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Main vents at end of dry return vs. at end of mains?

Pete_18
Pete_18 Member Posts: 197
One of the steam experts I had come out to evaluate my system would like to vent my unvented one-pipe steam system at the end of the dry returns over near the boiler vs. at the end of the mains.

Does anyone have any experience with this and how I can expect this to perform vs. venting at the end of the mains?

Comments

  • John S.
    John S. Member Posts: 260


    Usually on a one-pipe system, the return is not long enough to cause a problem venting it there. It just may require more vents or higher capacity vents due to the extra volume of air in the returns. Some of the pros will hopefully be able to provide more insight.

    Personally, on my one-pipe system, I have vents at the end of the dry return which is only about 25' of 1 1/2" pipe. The system runs very well.
  • Fred Harwood
    Fred Harwood Member Posts: 261
    venting returns

    Why let steam go any further than necessary, especially into an uninsulated dry return?
  • Pete_18
    Pete_18 Member Posts: 197
    Good question

    That's why I'm asking you guys. :) I just got Dan's book today, but there was no mention of this practice in there.

    If venting at the end of the dry return vs. the end of the mains means I need to insulate another 40+ ft of return pipe and I'm 'wasting' steam by attempting to send it down the return, especially when a lot of it hugs the floor and some of it is buried and is physically impossible to insulate, that isn't something I'd look forward to. I'm kind of tired of insulating, fiberglass is only fun for so long.
  • John S.
    John S. Member Posts: 260
    Fred,

    I agree, however, I believe ideally you wouldn't have a dry return (other than the steam main) on a one-pipe system. The only reason my system has one is because rads were removed (at some point) on the end of the main.

    My only concern would be what happens to all that air that's still in the piping? Could it cause uneven distribution to the rest of the system?

    The way to go would be to drop into a wet return right at the end of the steam main.
  • John S.
    John S. Member Posts: 260
    Pete

    Are you sure it's not a wet return? You mention that a lot of it is at floor level.
  • Pete_18
    Pete_18 Member Posts: 197


    Sorry, you're right, sorry for sounding like an idiot. This is still my first week and a half with steam heat and I'm still learning.

    It is a wet return since it drops below the water line. Now I'm really lost as to where he was recommending we vent the system if it's not done at the end of the mains.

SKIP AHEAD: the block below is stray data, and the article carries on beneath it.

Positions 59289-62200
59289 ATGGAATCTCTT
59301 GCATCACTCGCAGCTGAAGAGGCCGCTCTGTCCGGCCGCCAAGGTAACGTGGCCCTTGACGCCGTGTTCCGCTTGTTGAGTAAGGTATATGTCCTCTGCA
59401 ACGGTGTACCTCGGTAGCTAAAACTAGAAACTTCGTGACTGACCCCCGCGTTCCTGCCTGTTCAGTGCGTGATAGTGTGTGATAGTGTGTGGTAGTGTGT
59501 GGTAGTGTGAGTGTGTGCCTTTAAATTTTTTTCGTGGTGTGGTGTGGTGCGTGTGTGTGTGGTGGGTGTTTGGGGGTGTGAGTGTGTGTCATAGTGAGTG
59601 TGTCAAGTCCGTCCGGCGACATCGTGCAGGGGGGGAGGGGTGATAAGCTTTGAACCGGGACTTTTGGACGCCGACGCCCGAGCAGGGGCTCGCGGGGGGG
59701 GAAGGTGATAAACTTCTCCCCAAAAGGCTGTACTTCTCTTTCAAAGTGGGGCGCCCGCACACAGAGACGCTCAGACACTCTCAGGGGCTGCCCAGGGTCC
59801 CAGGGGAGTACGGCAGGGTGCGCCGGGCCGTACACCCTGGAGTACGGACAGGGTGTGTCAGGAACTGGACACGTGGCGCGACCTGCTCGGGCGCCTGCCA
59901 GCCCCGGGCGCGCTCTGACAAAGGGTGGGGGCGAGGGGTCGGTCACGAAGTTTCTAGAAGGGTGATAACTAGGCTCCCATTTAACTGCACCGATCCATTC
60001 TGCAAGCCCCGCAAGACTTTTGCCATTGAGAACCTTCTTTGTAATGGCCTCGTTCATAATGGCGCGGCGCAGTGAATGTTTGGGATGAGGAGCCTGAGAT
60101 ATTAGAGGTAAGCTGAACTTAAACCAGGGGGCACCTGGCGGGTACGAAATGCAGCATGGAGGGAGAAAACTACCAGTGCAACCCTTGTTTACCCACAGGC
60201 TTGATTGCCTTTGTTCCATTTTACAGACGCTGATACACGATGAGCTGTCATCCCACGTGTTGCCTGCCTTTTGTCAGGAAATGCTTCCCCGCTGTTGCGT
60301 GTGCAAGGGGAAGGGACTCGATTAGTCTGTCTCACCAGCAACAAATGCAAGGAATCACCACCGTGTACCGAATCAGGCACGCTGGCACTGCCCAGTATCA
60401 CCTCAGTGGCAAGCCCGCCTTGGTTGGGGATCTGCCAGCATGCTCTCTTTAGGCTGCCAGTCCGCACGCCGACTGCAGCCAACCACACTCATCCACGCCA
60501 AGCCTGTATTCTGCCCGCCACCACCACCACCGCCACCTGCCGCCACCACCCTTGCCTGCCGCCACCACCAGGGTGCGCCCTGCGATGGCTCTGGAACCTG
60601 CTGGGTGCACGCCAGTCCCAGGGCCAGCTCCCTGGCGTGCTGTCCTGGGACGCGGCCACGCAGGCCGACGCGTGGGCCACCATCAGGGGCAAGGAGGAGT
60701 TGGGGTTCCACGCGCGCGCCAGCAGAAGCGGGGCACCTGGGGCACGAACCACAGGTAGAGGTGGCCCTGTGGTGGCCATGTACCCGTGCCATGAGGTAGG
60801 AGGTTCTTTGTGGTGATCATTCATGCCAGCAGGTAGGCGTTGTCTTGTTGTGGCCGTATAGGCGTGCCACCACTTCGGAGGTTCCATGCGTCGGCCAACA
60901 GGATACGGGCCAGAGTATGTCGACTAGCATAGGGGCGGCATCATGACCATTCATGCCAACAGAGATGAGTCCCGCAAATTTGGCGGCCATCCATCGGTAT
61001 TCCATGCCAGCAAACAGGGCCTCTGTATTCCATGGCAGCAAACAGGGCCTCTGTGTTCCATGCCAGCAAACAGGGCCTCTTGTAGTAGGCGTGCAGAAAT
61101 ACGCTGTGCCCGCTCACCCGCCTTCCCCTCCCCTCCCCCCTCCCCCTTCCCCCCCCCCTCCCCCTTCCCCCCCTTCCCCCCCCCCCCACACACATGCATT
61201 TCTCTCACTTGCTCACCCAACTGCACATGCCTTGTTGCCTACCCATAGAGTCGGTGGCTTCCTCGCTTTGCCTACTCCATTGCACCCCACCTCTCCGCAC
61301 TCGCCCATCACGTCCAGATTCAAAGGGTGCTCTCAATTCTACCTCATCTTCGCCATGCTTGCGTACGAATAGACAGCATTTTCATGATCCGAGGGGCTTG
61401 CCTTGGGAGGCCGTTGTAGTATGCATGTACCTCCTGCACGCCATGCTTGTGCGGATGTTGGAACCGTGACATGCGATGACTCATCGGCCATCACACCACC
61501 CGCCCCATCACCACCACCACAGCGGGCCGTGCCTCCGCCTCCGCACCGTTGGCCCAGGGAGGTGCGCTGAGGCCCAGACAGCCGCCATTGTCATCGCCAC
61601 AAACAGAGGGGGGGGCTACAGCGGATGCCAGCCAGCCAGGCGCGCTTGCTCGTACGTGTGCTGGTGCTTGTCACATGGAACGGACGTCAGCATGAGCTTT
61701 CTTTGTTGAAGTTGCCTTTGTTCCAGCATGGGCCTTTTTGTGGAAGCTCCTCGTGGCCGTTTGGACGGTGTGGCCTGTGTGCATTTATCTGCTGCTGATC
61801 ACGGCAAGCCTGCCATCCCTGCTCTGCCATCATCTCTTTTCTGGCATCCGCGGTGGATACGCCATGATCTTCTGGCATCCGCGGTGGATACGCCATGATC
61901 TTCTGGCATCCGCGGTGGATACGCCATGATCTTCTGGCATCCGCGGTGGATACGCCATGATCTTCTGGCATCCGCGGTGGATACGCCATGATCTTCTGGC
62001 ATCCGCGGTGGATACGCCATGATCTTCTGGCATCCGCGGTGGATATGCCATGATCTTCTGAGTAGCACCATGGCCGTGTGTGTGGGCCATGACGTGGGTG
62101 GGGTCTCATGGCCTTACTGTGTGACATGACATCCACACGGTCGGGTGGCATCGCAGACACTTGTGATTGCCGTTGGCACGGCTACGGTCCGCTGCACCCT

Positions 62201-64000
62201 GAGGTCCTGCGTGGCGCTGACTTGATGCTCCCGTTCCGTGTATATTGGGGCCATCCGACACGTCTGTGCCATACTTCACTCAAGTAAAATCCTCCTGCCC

He was specifically referring to the end of the dry return over by the boiler, but in a one-pipe system, the dry run is supposed to be the same as the steam main. It runs across the building and then drops down and becomes a wet return, so I don't get where it would be vented if it's not done at the end of the the long main runs.
  • Lurker_2
    Lurker_2 Member Posts: 123
    If your returns are below the waterline

    Then you don't have any dry returns anyway. Following the pipes from your boiler, you should see, with the bracketed items being potentially not there:

    Boiler -->

    Header -->

    Main (generally fatter than the returns) -->

    [dry return] (generally skinnier than the main, after the last radiator, and still above the waterline as it returns back to the boiler) -->

    [wet return] (generally skinnier than the main, after the last radiator, and below the waterline) -->

    Boiler (via hartford loop and whatnot)

    In my system, as an example, I have about a 20' main of 2" pipe, which turns around (without really dropping much in height) into a dry return (1" pipe), which goes the 20' back to the boiler. It then drops down to the floor for the span of about 6 inches forming a nominal "wet return" before rising back up into the hartford loop and into the boiler. My vents should be placed at the end of the main before the dry return, since there's no point venting the return portion. However, it's not a terribly big deal (though it's not ideal) to put the vents at the end of the dry return, keeping in mind there are more bends in the pipe and more air to vent.